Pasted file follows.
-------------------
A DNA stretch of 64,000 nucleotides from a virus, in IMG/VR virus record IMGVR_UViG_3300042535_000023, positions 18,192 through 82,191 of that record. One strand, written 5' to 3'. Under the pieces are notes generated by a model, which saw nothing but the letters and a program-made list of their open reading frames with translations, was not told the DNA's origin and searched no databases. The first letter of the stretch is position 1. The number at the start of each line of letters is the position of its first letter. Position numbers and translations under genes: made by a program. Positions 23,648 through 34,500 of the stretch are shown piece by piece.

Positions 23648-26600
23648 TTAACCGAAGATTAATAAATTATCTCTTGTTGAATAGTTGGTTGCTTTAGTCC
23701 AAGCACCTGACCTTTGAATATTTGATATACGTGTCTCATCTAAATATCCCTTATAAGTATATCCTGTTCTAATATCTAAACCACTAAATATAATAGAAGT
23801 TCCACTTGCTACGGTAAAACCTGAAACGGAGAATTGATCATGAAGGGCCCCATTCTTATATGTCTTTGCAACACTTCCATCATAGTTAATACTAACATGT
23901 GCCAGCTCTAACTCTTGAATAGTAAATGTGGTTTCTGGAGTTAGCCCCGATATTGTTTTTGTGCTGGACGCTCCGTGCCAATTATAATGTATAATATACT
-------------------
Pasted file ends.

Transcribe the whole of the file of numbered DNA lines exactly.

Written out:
A DNA stretch of 64,000 nucleotides from a virus, in IMG/VR virus record IMGVR_UViG_3300042535_000023, positions 18,192 through 82,191 of that record. One strand, written 5' to 3'. Under the pieces are notes generated by a model, which saw nothing but the letters and a program-made list of their open reading frames with translations, was not told the DNA's origin and searched no databases. The first letter of the stretch is position 1. The number at the start of each line of letters is the position of its first letter. Position numbers and translations under genes: made by a program. Positions 23,648 through 34,500 of the stretch are shown piece by piece.

Positions 23648-26600
23648 TTAACCGAAGATTAATAAATTATCTCTTGTTGAATAGTTGGTTGCTTTAGTCC
23701 AAGCACCTGACCTTTGAATATTTGATATACGTGTCTCATCTAAATATCCCTTATAAGTATATCCTGTTCTAATATCTAAACCACTAAATATAATAGAAGT
23801 TCCACTTGCTACGGTAAAACCTGAAACGGAGAATTGATCATGAAGGGCCCCATTCTTATATGTCTTTGCAACACTTCCATCATAGTTAATACTAACATGT
23901 GCCAGCTCTAACTCTTGAATAGTAAATGTGGTTTCTGGAGTTAGCCCCGATATTGTTTTTGTGCTGGACGCTCCGTGCCAATTATAATGTATAATATACT